My writing isn't spectacular, no doors or shutters bang, there’s no tempest outside the window, no one’s hair stands on end. My writing is rather non-writing … I described, in the best way I could, things that are basic and most important to me: feelings, emotions, relationships between people. It doesn’t matter whether the action is taking place in Paris, Warsaw, or Tychy.
His precision and reserved narration are unexpected – Reisefieber is only 162 pages long, as Łoziński crossed out seventy pages from the initial version. As quoted by Beata Kęczkowska in her article Laur dla Mikołaja Łozińskiego for Gazeta Wyborcza:
I write slowly, self-consciously, with each new sentence I have thousands of doubts … With each page I am afraid that finally it will be uncovered that in reality I can do nothing and that I don’t know anything about people.
But the readers and critics do not have such doubts. The novel has been translated into German, Hungarian, Czech, Slovene, Latvian, and Russian.
The author himself is impatiently waiting for a translation into French. In Paris he worked as an assistant to a blind psychotherapist, who became the prototype for Aude, one of the characters in Reisefieber. In an interview for Wysokie Obcasy, Łoziński confessed:
I got to know her a little during the two years and liked her very much. She doesn’t know that there’s a character based on her in Reisefieber, I was too embarrassed to tell her… If the book gets released in French, I am hopping on a plane and visiting her to read Reisefieber out loud. Just like I read other books to her. This is my biggest dream when it comes to Reisefieber.
A turtle, a bacterium, a hill myna bird
After the complex, almost Bergmanesque Reisefieber, Łoziński’s next book came as a surprise. Instead of characters tormented by uncertainty, animals appear on the scene – a turtle, a dog, a fly, a hill myna bird, and even a bacterium. Fairytales for Ida, published in 2008, are dedicated to children. Łoziński writes about animals cleverly and tenderly. They have their experiences, too – the turtle suffers when his little owner doesn’t pay attention to him, the dog is anxious about his owners’ divorce. In an interview with Beta Kęczkowska, the writer further described why he wrote the book:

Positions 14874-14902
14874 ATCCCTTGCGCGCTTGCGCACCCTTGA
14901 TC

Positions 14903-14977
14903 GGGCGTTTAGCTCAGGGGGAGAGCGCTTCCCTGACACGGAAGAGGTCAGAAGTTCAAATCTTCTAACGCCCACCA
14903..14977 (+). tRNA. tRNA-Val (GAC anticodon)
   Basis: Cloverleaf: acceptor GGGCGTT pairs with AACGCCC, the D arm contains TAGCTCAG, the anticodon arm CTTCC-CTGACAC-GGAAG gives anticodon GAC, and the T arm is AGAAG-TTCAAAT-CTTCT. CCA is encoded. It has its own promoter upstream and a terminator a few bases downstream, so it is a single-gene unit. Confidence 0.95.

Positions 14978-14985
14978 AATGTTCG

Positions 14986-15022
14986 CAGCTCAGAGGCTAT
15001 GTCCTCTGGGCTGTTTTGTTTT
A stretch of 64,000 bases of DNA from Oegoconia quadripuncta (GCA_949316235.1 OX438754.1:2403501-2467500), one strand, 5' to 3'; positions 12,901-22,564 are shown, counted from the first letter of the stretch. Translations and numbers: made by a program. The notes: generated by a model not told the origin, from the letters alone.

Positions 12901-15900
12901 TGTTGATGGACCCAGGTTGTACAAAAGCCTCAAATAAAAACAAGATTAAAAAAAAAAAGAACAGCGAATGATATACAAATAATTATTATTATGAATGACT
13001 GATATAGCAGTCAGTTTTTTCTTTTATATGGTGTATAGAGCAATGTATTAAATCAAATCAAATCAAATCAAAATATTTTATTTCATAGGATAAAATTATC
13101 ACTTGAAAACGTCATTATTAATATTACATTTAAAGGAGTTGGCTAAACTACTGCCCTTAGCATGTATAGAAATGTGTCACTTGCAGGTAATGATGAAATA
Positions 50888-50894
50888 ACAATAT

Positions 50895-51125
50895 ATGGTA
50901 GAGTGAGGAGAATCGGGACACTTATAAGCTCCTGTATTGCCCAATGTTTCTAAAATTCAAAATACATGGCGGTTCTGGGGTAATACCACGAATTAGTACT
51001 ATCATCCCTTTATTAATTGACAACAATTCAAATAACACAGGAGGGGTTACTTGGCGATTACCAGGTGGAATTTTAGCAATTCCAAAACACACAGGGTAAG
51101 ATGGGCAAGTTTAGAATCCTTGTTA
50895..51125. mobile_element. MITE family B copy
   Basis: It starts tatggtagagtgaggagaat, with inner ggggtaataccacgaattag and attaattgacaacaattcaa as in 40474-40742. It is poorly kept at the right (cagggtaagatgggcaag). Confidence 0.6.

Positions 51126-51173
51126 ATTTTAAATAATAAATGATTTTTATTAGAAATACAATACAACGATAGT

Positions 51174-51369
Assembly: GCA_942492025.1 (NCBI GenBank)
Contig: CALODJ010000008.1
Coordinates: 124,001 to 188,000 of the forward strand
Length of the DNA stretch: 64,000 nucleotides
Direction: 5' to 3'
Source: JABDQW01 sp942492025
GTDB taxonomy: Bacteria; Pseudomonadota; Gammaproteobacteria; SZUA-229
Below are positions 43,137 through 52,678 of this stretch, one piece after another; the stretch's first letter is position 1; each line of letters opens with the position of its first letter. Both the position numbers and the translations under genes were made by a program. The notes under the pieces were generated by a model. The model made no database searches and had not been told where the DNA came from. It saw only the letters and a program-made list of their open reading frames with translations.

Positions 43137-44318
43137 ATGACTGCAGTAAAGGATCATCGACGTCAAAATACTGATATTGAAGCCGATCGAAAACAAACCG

I wrote my first fairytale for Ida’s, my brother’s daughter, ninth birthday. I didn’t have a lot of money, so I bought her some silly computer game, I was a bit embarrassed. I decided to give her a fairytale about a turtle. And then next ones, about other animals. Maybe fairytales will at least make me look better in Ida’s eyes?
According to Beata Kęczowska, Łoziński is as skillful a writer of children’s books as he is a novelist. As she wrote for Gazeta.pl/eDziecko in Wszyscy mali zaczytani article, 29.05.2008:
Right now the author deserves congratulations – the courage needed to write fairytales has to be appreciated! … His stories about friendship, responsibility and love are wise and unpretentious. They’re touching and witty.
What’s next? Mikołaj Łoziński is writing another book, but he hasn't revealed any details yet – it’s too early. His debut novel took him three years to complete, and he admits that writing is a difficult, long-lasting process for him: ‘I ponder upon every sentence, every word. I cross out, I correct. I care about writing as truthfully as possible‘.
- Reisefieber, Znak, Kraków 2006.
- Fairytales for Ida, Znak, Kraków 2008.
- Book, Wydawnictwo Literackie, Kraków 2011.
Important articles on Łoziński’s work (in Polish):
- Beata Bereza, Mikołaj Łoziński: dlatego ja chcę inaczej (interview), Workshop. Gazeta Autorów, 01.01.2008
- Beata Kęczkowska, Laur dla Mikołaja Łozińskiego, Gazeta Wyborcza, 04.10.2007
- Beata Kęczkowska, Wszyscy mali zaczytani, Gazeta.pl/eDziecko, 29.05.2008
- Robert Ostaszewski, 'Reisefieber', Łoziński, Mikołaj, Gazeta Wyborcza 06.03.2006
- Paulina Reiter, Kanarek w pudełku po szampanie (interview), Wysokie Obcasy, 22.10.2007
- Paweł Urbaniak, Podróż ku przeszłości, Twórczość 8/2006.
Author: Zofia Sawicka Nov 2009, translated by NS Jul 2016